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Meet the Pilot - Bob Allen
Over huevos rancheros at a Tucson breakfast spot, we caught up with volunteer pilot Bob Allen.
LightHawk: How did you get your start as a pilot?
Bob Allen: I learned to fly at Harvey Young Airport in Tulsa, Oklahoma in 1983. It was a grass strip. The flight school there had two Piper Tomahawks and a Piper Warrior. I learned in the Tomahawk, which required some new skills since it had a “T” tail. You had to get going over 70 knots before you could ease the yoke back and get the tail flying, so soft field and short field takeoffs required a very deft balancing act.
After I got my license a couple of weeks flying rental aircraft convinced me that I wanted my own plane. I found a 1967 Cessna 150 at Riverside Airport in Tulsa and flew it for two years. In late 1985, we decided we needed a bigger plane so we bought a Cessna 172 and sold the 150. It was a beautiful plane but carried only 38 gallons of fuel. We flew the 172 until ’93 when we replaced it with a Grumman Tiger. It had more fuel capacity and we needed it because we were flying a lot of long distance IFR. In 2006 we sold the Grumman to buy a 1958 V-Tail Bonanza with a factory remanufactured IO-520. I had the bigger, faster airplane bug. When I retired in 2011, the cost of maintaining the Bonanza convinced me to trade it for a Cardinal RG. It’s the perfect airplane for LightHawk flying. It has no wing strut, the gear retracts, it has long legs, and you can fly it low and slow. I have a photo window, which is popular, too.
LH: Do you remember where you were when you achieved 1,000 hour PIC, LightHawk’s minimum requirement?
Allen: I am sure I got to 1,000 hours PIC in Cedar Rapids, Iowa about 1987. By then my wife Barbara, also a pilot, and I had owned two different airplanes. We flew everywhere because we had relatives all around us and loved to fly to far away places like the Florida Keys. When we moved to Iowa in 1986, we decided to get our instrument ratings and outfitted our Cessna 172 for IFR. That opened the door to even more flying.
LH: How did you find out about LightHawk?
Allen: Bill Rush and I both belonged to the Flying Doctors of California, and Bill told me about LightHawk. By that time, I was flying into Mexico a lot with the Flying Doctors, so LightHawk seemed like a perfect fit. My first missions with LightHawk included the Colorado River Delta survey flights because I lived in Palm Desert not too far from the Mexican border and Mexicali, where the missions originated. I also flew fishery surveys along the Pacific Coast out of Torrance, and wilderness surveys out of Santa Maria. When I moved to Tucson in 2013, I continued and expanded my involvement in LightHawk to include more conservation flying in Mexico and Arizona.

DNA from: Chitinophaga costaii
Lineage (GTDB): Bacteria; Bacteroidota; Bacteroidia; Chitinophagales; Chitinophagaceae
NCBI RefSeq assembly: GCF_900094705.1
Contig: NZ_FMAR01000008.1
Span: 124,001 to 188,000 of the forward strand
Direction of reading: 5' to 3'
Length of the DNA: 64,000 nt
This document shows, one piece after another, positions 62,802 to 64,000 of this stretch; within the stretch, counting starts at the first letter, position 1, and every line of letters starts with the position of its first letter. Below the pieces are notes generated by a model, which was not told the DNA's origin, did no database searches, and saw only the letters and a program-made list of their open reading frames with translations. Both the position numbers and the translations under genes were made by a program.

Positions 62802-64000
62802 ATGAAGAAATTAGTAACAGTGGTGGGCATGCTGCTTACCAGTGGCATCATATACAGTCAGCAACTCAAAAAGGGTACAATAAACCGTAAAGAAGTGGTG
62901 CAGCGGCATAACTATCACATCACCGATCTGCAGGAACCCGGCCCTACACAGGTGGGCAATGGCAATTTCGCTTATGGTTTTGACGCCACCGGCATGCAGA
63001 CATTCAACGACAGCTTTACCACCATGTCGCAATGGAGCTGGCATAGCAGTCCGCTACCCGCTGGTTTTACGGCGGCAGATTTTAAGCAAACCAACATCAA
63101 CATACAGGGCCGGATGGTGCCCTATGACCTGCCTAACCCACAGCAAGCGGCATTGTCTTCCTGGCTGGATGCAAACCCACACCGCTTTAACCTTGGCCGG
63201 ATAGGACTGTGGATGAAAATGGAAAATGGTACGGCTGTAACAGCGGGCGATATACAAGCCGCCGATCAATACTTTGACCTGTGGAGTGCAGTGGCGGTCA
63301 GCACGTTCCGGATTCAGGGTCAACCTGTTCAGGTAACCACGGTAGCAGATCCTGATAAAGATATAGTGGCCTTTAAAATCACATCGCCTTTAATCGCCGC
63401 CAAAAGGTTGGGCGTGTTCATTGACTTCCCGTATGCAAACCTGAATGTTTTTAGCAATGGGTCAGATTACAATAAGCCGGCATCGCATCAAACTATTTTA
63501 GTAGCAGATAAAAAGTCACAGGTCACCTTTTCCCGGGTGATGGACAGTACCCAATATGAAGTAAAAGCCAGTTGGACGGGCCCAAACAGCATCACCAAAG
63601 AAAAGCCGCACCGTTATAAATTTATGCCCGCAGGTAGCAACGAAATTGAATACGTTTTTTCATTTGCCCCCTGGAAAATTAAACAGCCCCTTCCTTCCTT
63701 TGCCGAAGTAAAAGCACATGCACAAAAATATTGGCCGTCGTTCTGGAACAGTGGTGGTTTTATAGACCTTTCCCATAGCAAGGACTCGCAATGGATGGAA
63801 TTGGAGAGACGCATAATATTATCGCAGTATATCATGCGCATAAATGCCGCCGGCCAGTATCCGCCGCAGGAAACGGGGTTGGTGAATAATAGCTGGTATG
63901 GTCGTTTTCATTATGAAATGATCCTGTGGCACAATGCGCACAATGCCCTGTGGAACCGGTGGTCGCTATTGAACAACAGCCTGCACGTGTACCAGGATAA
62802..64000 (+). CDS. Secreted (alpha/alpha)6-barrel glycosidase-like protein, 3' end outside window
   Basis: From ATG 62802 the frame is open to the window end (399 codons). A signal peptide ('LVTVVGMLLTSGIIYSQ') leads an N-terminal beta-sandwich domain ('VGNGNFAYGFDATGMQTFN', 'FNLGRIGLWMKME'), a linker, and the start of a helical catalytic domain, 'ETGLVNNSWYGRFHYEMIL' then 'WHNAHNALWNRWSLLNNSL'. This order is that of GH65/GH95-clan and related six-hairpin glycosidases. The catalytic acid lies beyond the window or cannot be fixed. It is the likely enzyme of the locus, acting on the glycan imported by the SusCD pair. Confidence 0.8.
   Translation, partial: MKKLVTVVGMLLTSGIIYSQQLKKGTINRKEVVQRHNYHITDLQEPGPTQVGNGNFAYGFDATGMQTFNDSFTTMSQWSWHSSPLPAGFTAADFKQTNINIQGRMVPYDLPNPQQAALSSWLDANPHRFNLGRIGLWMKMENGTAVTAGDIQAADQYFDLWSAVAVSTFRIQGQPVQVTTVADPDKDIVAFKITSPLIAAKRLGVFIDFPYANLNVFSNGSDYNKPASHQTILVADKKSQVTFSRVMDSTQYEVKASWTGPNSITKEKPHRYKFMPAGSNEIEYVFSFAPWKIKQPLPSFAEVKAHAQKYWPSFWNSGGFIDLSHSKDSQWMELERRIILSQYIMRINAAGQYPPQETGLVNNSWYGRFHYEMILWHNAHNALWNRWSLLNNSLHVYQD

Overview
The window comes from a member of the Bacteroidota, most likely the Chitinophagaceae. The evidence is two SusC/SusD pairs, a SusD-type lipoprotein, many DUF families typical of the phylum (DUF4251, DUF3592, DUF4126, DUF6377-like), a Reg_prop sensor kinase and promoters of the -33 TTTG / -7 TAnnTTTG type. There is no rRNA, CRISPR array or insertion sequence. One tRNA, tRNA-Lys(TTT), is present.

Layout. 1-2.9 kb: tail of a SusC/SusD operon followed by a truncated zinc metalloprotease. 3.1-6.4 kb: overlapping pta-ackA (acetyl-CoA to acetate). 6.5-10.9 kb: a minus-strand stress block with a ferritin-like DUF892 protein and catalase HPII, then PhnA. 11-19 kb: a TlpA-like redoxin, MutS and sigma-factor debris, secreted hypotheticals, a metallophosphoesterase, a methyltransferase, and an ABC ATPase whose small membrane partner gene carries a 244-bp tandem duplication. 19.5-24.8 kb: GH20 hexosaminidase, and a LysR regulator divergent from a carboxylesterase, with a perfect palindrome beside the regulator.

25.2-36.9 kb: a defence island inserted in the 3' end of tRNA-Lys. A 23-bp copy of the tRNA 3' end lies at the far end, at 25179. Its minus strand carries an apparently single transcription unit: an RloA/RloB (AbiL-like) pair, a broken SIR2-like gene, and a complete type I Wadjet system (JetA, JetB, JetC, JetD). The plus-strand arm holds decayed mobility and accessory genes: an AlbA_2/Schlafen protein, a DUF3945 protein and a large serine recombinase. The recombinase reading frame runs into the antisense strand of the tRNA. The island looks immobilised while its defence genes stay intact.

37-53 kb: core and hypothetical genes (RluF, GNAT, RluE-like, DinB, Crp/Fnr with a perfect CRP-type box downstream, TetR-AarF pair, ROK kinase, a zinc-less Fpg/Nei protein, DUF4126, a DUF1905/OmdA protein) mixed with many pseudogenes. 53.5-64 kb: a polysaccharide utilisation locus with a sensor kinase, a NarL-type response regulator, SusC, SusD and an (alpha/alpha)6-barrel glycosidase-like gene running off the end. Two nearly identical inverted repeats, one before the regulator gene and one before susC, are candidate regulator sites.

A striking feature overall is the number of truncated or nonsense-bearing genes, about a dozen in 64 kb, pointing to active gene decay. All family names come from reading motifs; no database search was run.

LH: Do you have a favorite LightHawk flight?
Allen: I love all my flights, but I am very dedicated to the work to save the vaquita dolphin in the northern Gulf of California.
LH: What does being able to fly mean to you?
Allen: Being able to fly gives me opportunities to give back for the wonderful life God gave Barbara and me. Almost all of our flying involves some kind of organized charitable work. The next best thing to flying is spending time with my wife, Barbara, who is also an instrument-rated pilot, my sons and grand children.
LH: Do you think being a pilot and seeing the earth from that perspective changes your outlook on life?
Allen: Being a pilot and seeing the earth from that perspective reminds me of how insignificant we are as individuals and how beautiful the world below is. Sometimes it makes me sad to see what we have done to our planet, and sometimes it gives me joy to see what’s being accomplished to save and improve it.
LH: What is the most challenging aspect of aviation for you?
Allen: The most challenging aspect of aviation is coping with the expense in retirement. That sometimes limits my ability to participate.
LH: What do you do to maintain your flying currency, to stay on top of your game?
Allen: I fly a lot. Last year I flew over 150 hours in our Cardinal RG. I take annual flight reviews in fixed gear and gliders and regularly pour over changes in rules and procedures. I practice IFR approaches, which are fun in the Cardinal because it has a glass cockpit, and it certainly keeps my brain and reflexes sharp. However, as I age I am becoming an even more cautious pilot.
Did I mention that aviation is pretty much my life now? I ran TV and radio stations for over 50 years and I can truly say aviation is way more fun!